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story.lead_photo.caption FILE - In this Monday, Feb. 1, 2021 file photo, emissions from a coal-fired power plant are silhouetted against the setting sun in Independence, Mo. A United Nations report released on Thursday, Feb. 18, 2021 says humans are making Earth a broken and increasingly unlivable planet through climate change, biodiversity loss and pollution. So the world must make dramatic changes to society, economics and daily life. (AP Photo/Charlie Riedel)

Humans are making Earth a broken and increasingly unlivable planet through climate change, biodiversity loss and pollution. So the world must make dramatic changes to society, economics and daily life, a new United Nations report says.

Unlike past U.N. reports that focused on one issue and avoided telling leaders actions to take, Thursday's report combines three intertwined environment crises and tells the world what's got to change. It calls for changing what governments tax, how nations value economic output, how power is generated, the way people get around, fish and farm, as well as what they eat.

"Without nature's help, we will not thrive or even survive," Secretary- General Antonio Guterres said. "For too long, we have been waging a senseless and suicidal war on nature. The result is three interlinked environmental crises."

Thus the 168-page report title is blunt: "Making Peace With Nature."

"Our children and their children will inherit a world of extreme weather events, sea level rise, a drastic loss of plants and animals, food and water insecurity and increasing likelihood of future pandemics," said report lead author Sir Robert Watson, who has chaired past UN science reports on climate change and biodiversity loss.

"The emergency is in fact more profound than we thought only a few years ago," said Watson, who has been a top level scientist in the U.S. and British governments.

This year "is a make-it or break-it year indeed because the risk of things becoming irreversible is gaining ground every year," Guterres said. "We are close to the point of no return."

The report highlighted what report co-author Rachel Warren, of the University of East Anglia, called "a litany of frightening statistics that hasn't really been brought together:"

Earth is on the way to an additional 3.5 degrees warming from now, far more than the international agreed upon goals in the Paris accord.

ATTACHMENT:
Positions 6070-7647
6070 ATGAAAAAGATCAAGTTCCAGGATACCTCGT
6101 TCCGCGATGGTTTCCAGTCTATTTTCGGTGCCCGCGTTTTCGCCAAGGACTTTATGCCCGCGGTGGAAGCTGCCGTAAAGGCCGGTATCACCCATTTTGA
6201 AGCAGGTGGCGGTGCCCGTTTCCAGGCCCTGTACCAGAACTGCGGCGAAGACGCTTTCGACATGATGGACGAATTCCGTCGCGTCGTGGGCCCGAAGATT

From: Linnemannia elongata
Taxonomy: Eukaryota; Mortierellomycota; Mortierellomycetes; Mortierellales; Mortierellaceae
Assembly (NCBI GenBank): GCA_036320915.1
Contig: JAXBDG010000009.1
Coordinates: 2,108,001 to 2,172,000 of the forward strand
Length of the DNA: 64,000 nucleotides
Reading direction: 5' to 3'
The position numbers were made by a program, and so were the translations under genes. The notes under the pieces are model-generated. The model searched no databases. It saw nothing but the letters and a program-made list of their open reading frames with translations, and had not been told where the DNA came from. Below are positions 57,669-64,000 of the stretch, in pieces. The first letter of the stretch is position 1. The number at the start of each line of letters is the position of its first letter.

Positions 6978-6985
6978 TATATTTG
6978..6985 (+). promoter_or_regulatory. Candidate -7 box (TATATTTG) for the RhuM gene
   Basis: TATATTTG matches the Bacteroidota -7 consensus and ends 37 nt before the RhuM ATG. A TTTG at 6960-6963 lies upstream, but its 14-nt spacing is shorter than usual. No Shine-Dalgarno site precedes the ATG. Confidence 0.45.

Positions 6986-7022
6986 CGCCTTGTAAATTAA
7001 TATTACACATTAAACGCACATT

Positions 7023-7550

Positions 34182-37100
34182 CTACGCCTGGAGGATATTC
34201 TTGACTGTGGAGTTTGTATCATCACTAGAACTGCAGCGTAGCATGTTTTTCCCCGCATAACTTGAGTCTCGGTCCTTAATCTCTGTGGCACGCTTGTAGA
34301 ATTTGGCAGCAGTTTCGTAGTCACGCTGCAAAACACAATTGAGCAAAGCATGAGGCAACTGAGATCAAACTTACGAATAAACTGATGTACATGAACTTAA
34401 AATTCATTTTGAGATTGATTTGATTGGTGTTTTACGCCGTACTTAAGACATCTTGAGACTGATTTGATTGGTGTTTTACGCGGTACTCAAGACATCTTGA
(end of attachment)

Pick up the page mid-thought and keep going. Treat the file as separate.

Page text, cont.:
About 9 million people a year die from pollution.

About 1 million of Earth's 8 million species of plants and animals are threatened with extinction.

Up to 400 million tons of heavy metals, toxic sludge and other industrial waste are dumped into the world's waters every year.

More than 3 billion people are affected by land degradation, and only 15 percent of Earth's wetlands remain intact.

About 60 percent of fish stocks are fished at the maximum levels. There are more than 400 oxygen-depleted "dead zones" and marine plastics pollution has increased tenfold since 1980.

"In the end it will hit us," said biologist Thomas Lovejoy, who was a scientific advisor to the report. "It's not what's happening to elephants. It's not what's happening to climate or sea level rise. It's all going to impact us."

The planet's problems are so interconnected they must be worked on together to be fixed right, Warren said. And many of the solutions, such as eliminating fossil fuel use, combat multiple problems, including climate change and pollution, she said.

The report "makes it clear that there is no time for linear thinking or tackling problems one at a time," said University of Michigan environment professor Rosina Bierbaum, who wasn't part of the work.

In another break, this report gives specific solutions it says must be taken.

This report uses the word "must" 56 times and "should" 37 times. There should be 100 more because action is so crucial, said former U.N. climate chief Christiana Figueres, who wasn't part of the report.

"Time has totally ran out. That's why the word 'must' is in there," Figueres said.

The report calls for an end to fossil fuel use and says governments should not tax labor or production, but rather use of resources that damages nature.

"Governments are still playing more to exploit nature than to protect it," Guterres said. "Globally, countries spend some 4-6 trillion dollars a year on subsidies that damage the environment."

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